Johnsongrass Discovered at Clark Lake

Association helps county kill invader that can harm livestock

County officials aren’t sure how a clump of invasive tall grasses wound up near Clark Lake, but they certainly want to kill it.

Mark Weisse, chair of the Clark Lake Association’s Water Quality and Vegetation Control Committee, said the Door County Invasive Species Team (DCIST) frequently makes site visits to help property owners and the association identify potential invasive species and to help protect the shoreline and waters.

Weisse said he was present when DCIST coordinator Samantha Koyen made a site visit, noticed a grass she didn’t recognize and then used an image-matching site online to narrow down the possible species. The Wisconsin Department of Natural Resources (DNR) then confirmed that it was Johnsongrass: a prohibited species in Wisconsin that can chemically harm livestock.

Johnsongrass is a highly invasive, fast-growing perennial grass that can grow to seven feet or more. When stressed, the plant can produce a toxic, cyanide-containing substance that can poison cattle and other livestock, according to the DNR’s website. Additionally, high nitrate levels can occur in the plant and result in nitrate poisoning in sheep and cattle. 

“It’s a dangerous plant,” Koyen said. “There are counties in Wisconsin that have had populations of this plant reported, but this is the first in Door County.”

Johnsongrass, or Sorghum halepense. Source: Wisconsin Department of Natural Resources.

The plant is highly aggressive, spreading by root and by seed, and can outcompete crops and reduce crop yields. Governments of 53 countries consider it invasive. Koyen found DNR materials that listed it among the “10 worst invasive weeds in the world.”

She said she’s not sure how it arrived in the county. It could have come with contaminated birdseed, or as a seed or weed in a potted plant or grass. It could also have been intermixed with hay or forage food for livestock.

Johnsongrass got its start in North America during the 1840s, when Col. William Johnson introduced the species to his farm in Alabama as a forage alternative from the Mediterranean, Koyen told Clark Lake landowners. Today, Johnsongrass has taken root in every state except Minnesota, Alaska and Maine.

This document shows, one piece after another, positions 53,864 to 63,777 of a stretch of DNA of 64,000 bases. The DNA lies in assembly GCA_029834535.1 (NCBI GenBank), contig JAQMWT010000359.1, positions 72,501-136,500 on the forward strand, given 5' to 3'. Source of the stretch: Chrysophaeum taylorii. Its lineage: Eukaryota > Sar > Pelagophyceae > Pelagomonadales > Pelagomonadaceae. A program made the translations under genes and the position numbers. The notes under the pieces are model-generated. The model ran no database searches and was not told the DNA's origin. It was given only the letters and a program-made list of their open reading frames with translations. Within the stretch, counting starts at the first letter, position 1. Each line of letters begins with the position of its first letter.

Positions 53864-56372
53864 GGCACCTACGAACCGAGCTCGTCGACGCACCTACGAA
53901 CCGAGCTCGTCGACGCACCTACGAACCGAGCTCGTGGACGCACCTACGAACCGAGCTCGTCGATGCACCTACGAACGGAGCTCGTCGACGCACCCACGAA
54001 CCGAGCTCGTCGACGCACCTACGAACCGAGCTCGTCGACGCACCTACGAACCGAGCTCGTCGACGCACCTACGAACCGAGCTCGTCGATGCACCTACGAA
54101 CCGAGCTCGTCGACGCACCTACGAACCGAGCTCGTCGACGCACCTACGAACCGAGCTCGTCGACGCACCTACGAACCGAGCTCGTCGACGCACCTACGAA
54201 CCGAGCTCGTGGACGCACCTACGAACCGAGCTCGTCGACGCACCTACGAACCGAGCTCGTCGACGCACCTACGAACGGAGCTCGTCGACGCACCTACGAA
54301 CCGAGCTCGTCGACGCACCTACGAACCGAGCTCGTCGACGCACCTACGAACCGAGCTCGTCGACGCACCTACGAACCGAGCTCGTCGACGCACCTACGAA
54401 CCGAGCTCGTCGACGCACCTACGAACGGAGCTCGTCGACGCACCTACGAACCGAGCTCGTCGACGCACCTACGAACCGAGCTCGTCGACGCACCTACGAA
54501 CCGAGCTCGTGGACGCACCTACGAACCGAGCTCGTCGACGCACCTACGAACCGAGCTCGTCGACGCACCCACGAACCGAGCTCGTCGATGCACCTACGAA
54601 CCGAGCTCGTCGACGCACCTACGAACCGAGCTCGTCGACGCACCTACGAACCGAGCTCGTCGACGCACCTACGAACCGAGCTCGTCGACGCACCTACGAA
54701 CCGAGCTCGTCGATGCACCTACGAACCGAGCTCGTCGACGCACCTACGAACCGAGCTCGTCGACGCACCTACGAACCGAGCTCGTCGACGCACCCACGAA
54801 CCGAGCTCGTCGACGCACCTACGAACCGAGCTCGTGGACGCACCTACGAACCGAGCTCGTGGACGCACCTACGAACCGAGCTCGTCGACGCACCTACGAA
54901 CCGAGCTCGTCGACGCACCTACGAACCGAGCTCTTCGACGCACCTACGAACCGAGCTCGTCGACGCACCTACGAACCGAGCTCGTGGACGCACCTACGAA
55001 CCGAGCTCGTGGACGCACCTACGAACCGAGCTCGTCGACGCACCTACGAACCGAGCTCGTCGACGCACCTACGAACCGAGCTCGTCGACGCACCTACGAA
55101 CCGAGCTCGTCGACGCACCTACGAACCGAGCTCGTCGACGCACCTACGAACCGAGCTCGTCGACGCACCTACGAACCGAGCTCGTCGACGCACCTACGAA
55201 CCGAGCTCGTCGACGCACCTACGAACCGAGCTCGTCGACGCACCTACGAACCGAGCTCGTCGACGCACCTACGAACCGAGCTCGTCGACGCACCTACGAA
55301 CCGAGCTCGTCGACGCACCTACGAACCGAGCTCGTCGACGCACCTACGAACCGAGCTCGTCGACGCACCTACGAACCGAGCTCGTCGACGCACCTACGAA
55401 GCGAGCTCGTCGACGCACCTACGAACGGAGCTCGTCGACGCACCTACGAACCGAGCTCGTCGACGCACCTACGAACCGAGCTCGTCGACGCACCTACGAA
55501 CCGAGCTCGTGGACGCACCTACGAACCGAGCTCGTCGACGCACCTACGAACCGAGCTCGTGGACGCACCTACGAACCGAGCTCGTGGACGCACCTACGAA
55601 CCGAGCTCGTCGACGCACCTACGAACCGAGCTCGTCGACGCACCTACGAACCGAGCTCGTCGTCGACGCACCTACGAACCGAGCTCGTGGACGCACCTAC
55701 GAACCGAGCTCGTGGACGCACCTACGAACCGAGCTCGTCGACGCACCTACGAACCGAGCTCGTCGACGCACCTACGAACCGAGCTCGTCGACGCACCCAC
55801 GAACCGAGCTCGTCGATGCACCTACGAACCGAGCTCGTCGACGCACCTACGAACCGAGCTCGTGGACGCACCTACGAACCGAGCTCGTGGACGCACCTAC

Possession, transportation, transfer or introduction of Johnsongrass is prohibited in Wisconsin, and any small “pioneer populations” of the invasive grass must be eliminated, Koyen said.

She said that fortunately, the approximately 10-foot-by-seven-foot patch of the grass was not extremely close to the shoreline, and the county will continue to monitor the location during the next few years and respond if it pops up again in the same location or nearby. Koyen said DCIST used a herbicide, Rodeo, to kill it and hopes it won’t make a comeback.

“Because there aren’t a lot of populations in Wisconsin, we’re going over what the best method is,” Koyen said. “It’s a big problem in Texas. Our climate is not the same.”

Koyen said the grass has a large, sprawling seed head shaped somewhat like Kentucky bluegrass when it goes to seed. Johnsongrass also resembles corn in some ways, having a narrower but long leaf with a firm, white stem down the middle, plus fine, hairlike strands near the stalk. 

Koyen provided a letter to Clark Lake property owners so they could identify and stay on the lookout for Johnsongrass.